I wasn’t sure what to say, so, I didn’t say anything. I just looked up at her with a puzzled, quizzical type of look, as that was all that I was capable of doing at the time, and just tried to look, well, cute. All two hundred and twenty hairless pounds of me, trying desperately, to look, cute. Picture that if you will.

She was getting frustrated, as it was getting obvious, that she was just the messenger. Didn’t she realize that in ancient Rome, they used to kill the messenger if the message was bad? Guess not, because she was going through with it. She smiled at me, and turned her head to look at a far away part of the restaurant, close to the buffet line. And there she was. The originator of the message. A smiling beacon of friendly warmth, way over yonder, who generated a meager, tiny wave of her left hand. She had now caught my eye, and she had wanted now to consummate this little encounter.

The smiling beacon’s hand waved ever so slightly, only to disappear behind a food plate, which was piled high with all sorts of assorted non-descript unidentifiable things. It was then that I had realized that this smiling beacon was more like a buoy, more on the order of the size of two of the messengers who was standing so gracefully in front of me, and quite possibly, even three. Over four weeks surrounded by monks, and I had been chosen by the Buffet Queen of Chengdu. The gods for some reason were not happy with me.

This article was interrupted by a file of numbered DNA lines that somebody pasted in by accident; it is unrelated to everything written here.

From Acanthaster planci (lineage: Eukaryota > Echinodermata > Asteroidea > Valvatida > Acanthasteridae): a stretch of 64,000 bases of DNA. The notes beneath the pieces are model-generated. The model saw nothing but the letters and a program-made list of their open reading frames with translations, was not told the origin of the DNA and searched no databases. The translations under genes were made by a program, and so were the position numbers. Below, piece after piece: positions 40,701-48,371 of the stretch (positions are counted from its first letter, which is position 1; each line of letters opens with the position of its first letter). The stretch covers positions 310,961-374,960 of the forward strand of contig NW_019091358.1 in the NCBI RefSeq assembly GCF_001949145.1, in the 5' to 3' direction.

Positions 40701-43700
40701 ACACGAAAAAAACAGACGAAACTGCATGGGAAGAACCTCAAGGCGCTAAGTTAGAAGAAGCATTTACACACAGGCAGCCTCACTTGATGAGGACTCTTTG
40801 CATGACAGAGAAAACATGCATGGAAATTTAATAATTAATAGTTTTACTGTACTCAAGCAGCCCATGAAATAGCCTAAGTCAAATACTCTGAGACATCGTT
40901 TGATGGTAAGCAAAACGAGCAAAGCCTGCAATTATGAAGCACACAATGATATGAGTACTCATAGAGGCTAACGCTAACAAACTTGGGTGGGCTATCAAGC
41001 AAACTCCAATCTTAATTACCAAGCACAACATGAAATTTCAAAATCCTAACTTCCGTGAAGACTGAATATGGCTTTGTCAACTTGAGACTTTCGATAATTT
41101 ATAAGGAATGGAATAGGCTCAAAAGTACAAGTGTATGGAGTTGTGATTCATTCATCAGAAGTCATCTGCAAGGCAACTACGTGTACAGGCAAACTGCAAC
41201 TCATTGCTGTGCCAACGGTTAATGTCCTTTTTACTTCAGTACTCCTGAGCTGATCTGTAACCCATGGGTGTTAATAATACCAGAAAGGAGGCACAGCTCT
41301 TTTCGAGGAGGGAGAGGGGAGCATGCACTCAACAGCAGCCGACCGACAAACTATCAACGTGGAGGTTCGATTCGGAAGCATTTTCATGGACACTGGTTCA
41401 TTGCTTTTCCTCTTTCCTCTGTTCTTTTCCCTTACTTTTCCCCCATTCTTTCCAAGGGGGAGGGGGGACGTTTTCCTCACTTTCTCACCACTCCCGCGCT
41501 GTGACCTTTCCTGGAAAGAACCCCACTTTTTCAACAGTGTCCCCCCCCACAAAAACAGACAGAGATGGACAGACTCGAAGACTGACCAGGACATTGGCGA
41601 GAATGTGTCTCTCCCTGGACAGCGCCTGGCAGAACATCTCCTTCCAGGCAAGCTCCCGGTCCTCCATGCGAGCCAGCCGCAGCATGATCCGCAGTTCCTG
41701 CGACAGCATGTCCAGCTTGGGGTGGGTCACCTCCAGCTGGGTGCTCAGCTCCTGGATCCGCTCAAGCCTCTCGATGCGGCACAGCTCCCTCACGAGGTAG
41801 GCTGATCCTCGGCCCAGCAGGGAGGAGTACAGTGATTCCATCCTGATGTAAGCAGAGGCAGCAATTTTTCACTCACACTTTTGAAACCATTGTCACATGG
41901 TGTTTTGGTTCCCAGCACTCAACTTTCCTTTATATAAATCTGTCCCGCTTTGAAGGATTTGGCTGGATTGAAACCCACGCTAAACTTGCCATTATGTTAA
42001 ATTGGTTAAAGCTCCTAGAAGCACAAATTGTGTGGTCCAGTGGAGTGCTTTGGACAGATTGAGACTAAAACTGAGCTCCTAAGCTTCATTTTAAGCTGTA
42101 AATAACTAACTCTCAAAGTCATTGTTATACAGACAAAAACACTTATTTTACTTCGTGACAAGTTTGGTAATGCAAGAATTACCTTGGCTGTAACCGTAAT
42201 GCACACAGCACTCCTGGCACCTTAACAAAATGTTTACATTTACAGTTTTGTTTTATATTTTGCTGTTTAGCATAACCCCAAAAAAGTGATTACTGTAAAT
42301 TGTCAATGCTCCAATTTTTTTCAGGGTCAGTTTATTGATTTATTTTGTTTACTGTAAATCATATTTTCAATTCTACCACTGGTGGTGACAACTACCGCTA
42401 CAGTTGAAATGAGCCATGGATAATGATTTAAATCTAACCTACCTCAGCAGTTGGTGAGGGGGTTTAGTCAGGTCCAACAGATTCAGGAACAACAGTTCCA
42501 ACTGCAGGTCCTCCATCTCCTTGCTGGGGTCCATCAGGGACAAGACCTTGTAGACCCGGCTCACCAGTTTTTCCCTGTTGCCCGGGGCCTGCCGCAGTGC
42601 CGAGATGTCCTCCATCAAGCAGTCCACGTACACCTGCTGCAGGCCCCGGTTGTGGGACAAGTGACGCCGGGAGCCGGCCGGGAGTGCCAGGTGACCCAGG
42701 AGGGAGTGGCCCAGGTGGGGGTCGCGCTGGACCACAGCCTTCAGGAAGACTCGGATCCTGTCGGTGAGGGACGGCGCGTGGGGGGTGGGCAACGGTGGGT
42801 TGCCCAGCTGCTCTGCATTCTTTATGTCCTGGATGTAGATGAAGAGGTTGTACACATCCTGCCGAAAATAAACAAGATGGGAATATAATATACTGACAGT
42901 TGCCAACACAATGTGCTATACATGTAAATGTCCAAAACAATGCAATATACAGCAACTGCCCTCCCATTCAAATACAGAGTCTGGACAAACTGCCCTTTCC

I had to think fast.

‘Je suis Canadien, parlez-vous Francais? Non ? Je ne parle pas le Chinois’

I wasn’t exactly sure what the hell I had said to her, as my five years of high school French was long gone, but it had had an interesting effect on my little beautiful Chinese messenger who had stood before me. She left. I prayed that the buffet queen didn’t speak French.

And for another two hours, I picked and nibbled, and picked and nibbled, and tried ever so secretly, to steal a glance at the Buffet Queen of Chengdu, to watch her gnaw and chew, rip and shred, all the while hoping that she would not notice my secret admiration for her mastication abilities, and especially hoping, that our little messenger would return. A companion to Emeishan would be just what the doctor ordered. But it was not to be. The buffet queen kept masticating, the messenger kept disappearing, and finally, Fred showed up.

“Let’s go”

No apology, no “I’m here”, no explanation as to who he was, why he was late, or where we were going. No feelings of sympathy, remorse, or pity. “I’ll show him the meaning of remorse” as I had started to get thoughts of throwing him to the Buffet Queen. It was getting dark, I had been waiting now for over nine hours, and all I got was a simple “Let’s go”. “I can respect that”, I thought to myself, and off we went.

Eventually, it came out that nobody had told Fred that he was supposed to pick me up. I essentially, did not exist. It really was no matter anymore. It had been an experience, and it was time to move on. Emeishan was waiting.